As a young man, Greg Willis bonded with his father by sitting on the front porch with him and smoking a cigar.
He cherished that time, and, over the years, gained an affinity for robustos.
Those intimate father-son moments have come full circle for Willis, a Cox Automotive Media Solutions professional in Atlanta. He, and his four business partners, spent the past year developing a new high-quality cigar, which they predict will turn heads.
The result is the company Emperors Cut, which produces a medium-to-full-bodied cigar that the group plans to unveil. For Willis, it is an ode to his dad, Robert, who died in 1996.
“For sure, my dad would be proud of what we have created – and he would enjoy it,” Willis, 54, said.
Each of his four partners, also professional men in their 50s, took different paths to become cigar aficionados. Maurice Holland, who lives in Suffolk, Va., enjoyed his first cigar on vacation in Jamaica 20 years ago, he said. Since then, he has traveled extensively, always enjoying a variety of sticks along the way.
Darnell Streat met Willis while they were students at Norfolk State University in Virginia. He started smoking cigars about 15 years ago.
Greg Hurt said he has been into cigars since the 1990s and enjoys them as an opportunity to escape the rigors of everyday life.
Robert Howard, a Washington, D.C. lawyer, who discovered cigars last year, believed in the product and joined the group as an investor.
Streat, who connected the partners, had contemplated developing a line for years. Finally, he called Willis.
“He believed we could make it happen,” said Willis.
They spent considerable time researching the industry and domestic and international markets. The U.S. is responsible for little more than half of the $20 billion global cigar market. The group also learned about the handful of African-American-produced cigars in the market – including El Primer Mundo, Trilogy and Tres Lindas Cubanas. But the friends are confident their product can find its place, among African-Americans and cigar lovers in general.
They hired a veteran cigar roller in Miami and went through several incarnations of the product.
“The beauty of having so many experienced palates is that we could articulate clearly what we wanted to accomplish in a stick and got it right with a few iterations,” said Holland.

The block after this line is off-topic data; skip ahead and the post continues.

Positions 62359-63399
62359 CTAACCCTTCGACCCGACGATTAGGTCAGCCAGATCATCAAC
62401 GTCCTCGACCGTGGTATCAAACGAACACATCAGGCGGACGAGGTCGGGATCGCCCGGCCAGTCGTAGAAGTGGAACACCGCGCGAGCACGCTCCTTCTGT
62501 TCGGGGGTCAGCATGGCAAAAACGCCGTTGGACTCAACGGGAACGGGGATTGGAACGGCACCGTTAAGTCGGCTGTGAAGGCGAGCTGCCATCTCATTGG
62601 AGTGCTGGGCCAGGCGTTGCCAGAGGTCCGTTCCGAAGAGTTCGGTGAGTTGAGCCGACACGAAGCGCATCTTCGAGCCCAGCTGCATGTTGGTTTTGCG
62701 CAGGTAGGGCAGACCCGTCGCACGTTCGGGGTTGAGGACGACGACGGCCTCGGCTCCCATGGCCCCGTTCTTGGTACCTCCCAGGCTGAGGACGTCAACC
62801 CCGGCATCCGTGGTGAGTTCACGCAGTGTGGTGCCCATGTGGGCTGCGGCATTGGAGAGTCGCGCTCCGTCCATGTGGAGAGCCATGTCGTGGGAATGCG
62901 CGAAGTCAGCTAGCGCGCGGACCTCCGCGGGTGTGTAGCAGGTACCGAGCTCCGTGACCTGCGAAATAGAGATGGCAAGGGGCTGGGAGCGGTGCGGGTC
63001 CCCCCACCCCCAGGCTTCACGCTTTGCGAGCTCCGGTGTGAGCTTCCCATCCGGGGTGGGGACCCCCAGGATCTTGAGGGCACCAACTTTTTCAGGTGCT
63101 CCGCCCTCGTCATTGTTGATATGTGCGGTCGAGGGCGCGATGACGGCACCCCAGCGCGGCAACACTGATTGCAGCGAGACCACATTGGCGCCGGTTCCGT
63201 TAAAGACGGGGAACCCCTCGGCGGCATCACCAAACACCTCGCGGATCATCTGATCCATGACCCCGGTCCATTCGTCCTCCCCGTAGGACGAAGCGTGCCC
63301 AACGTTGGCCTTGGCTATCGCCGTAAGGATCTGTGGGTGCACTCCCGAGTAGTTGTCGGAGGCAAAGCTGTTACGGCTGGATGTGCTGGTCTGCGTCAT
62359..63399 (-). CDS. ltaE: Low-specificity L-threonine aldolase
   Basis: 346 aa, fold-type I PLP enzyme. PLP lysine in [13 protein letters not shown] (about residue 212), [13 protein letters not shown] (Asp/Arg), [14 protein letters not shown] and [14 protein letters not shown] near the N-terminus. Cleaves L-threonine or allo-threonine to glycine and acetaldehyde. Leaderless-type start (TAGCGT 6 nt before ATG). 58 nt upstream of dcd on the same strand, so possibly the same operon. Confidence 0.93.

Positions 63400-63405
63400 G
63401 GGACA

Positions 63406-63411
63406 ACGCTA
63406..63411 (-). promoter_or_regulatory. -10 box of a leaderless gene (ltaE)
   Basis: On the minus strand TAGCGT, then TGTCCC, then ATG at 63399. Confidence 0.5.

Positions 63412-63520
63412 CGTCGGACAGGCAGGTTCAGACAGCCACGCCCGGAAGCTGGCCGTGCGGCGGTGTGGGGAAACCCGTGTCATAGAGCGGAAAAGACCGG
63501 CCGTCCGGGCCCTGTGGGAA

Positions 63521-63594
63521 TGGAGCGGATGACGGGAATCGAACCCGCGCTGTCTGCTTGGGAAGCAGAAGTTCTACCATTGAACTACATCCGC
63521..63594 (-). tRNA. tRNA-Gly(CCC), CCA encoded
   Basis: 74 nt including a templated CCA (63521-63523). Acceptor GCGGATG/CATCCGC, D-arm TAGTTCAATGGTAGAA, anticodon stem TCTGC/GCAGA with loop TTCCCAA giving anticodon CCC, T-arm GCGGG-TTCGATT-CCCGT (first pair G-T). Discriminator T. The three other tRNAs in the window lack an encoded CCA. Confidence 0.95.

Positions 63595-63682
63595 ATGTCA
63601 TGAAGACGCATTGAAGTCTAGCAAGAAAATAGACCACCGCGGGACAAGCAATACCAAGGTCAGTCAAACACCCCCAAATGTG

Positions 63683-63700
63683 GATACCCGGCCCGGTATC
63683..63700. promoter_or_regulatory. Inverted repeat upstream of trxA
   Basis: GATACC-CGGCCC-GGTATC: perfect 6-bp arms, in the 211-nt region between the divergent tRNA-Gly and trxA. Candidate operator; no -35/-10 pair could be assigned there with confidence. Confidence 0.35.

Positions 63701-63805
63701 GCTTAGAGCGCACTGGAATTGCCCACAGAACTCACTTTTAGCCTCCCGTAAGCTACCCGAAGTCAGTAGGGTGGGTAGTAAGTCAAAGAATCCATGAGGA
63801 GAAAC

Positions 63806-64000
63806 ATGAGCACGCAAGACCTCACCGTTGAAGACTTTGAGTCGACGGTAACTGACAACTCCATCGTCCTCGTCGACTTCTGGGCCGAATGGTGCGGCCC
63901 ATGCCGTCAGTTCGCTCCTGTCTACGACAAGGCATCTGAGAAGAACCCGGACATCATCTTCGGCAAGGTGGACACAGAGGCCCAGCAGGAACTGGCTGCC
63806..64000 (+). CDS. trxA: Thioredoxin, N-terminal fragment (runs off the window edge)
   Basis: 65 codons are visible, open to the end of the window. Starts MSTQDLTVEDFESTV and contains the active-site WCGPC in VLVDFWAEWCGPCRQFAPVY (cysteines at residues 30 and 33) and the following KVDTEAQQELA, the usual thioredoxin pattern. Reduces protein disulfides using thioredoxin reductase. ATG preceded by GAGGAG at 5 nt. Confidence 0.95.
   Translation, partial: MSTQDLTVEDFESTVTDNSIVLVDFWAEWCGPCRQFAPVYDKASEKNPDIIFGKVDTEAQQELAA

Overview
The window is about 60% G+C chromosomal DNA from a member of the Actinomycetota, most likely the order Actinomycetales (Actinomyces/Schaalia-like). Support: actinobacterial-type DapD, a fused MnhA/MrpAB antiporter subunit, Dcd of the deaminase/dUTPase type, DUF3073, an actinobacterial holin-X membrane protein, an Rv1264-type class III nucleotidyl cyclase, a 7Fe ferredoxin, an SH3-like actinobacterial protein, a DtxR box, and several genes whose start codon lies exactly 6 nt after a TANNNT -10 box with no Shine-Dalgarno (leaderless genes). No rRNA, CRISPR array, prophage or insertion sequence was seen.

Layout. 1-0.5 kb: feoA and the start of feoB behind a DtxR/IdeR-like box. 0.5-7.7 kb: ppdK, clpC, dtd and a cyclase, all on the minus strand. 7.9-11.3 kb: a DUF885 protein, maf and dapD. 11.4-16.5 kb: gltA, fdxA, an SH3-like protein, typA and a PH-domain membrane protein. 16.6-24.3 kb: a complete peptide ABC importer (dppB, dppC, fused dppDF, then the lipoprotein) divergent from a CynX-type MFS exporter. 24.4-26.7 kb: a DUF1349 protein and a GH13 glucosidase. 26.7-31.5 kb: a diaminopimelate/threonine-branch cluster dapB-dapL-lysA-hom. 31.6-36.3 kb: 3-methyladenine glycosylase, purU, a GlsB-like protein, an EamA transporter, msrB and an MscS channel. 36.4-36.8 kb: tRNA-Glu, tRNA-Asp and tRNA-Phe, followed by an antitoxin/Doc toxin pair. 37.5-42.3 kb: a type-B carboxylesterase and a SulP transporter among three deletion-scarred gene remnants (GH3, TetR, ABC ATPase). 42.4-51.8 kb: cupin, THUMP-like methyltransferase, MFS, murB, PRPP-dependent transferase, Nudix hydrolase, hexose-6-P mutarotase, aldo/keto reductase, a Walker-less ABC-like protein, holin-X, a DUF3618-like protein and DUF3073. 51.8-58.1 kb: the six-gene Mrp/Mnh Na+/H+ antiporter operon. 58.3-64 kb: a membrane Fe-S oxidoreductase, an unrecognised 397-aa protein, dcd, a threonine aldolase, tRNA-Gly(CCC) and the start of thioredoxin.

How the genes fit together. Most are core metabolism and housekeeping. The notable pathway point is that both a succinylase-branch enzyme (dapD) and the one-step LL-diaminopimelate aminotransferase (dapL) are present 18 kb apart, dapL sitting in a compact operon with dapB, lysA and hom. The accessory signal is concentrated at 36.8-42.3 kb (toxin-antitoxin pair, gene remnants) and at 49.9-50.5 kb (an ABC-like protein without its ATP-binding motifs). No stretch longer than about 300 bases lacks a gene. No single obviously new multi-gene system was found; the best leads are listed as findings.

Their first release is called Natural Pleasure, a puro, meaning the wrapper, binder and filler – the three leaves that make up a premium cigar – are all made from the same country of origin; in this case, Nicaragua. “It starts with pepper notes and evolves into a very smooth smoke with hints of coffee, cocoa and pepper,” Holland said. “It will to appeal to the most experienced cigar smokers while its flavor profile appeals to less experienced and new smokers (and) women smokers.”
The $10 price was intentional; they wanted a high-quality but affordable cigar. But getting where they are has been a journey that tried their patience and resilience, particularly as African-American proprietors.
“Imagine the skepticism of Westerners teaching kung fu. Given the art was created by Asians, the perception is they are best suited to advance the art,” said Holland. “Apply that (thinking) to cigars and Latin America. We know our product has to be on point to get over the frame of reference hurdle.”
Then there were the endless machinations to get licensed.
“The U.S. government does not make it easy for new players in the tobacco space. (It also was challenging) getting a seat at the table with smokers,” said Holland. “You have smokers who are not open to cigars outside their knowledge zone. We want mind share (to influence experienced, knowledgeable smokers) and that remains our challenge in a mature market.”
The tobacco entrepreneurs were surprised to find that one of the most significant barriers was erected by the Food & Drug Administration. Started at the beginning of the month, The FDA began applying a regulation designed to make sure drugs are safe called “substantial equivalence,” to new tobacco products. This means the group cannot market its stogies until the FDA issues an order permitting their sale. Given the backlog in applications, the FDA’s permission is not likely to come soon. This process pushed the partners to the brink of giving up, it was so arduous, Willis said.
“The cigar industry is extremely insular; they keep proprietary information close to their vest and are hesitant to new entrants,” added Willis. “We experienced this but found a strategic partner that helped us navigate the complexity of ‘substantial equivalence’ and other nuanced matters. We understood substantial equivalence was a major hurdle but not insurmountable short-term. We did the due diligence by way of research to stay within the scope of (it). Our blend does not fall outside the scope of the existing blends of our strategic partner. Yet, our blend remains true to what we intended it to be.”
Howard, the lawyer, oversees “compliance with the myriad of laws governing the marketing and sales of cigars.”
Willis and Streat are hybrids, serving in various capacities of the business.
The friends invested “significant” funds to launch the company, Willis said, and will invest more capital into their marketing campaign, which includes distinctive packaging and distribution through their Nicaraguan partner.
They plan to produce 10,000 cigars to start and will market them through their website www.emperors-cut.com.
“Emperors Cut is a lifestyle brand synonymous with good times,” said Holland. “The smoker defines the good time; we just want to be their stick they know augments their fun.”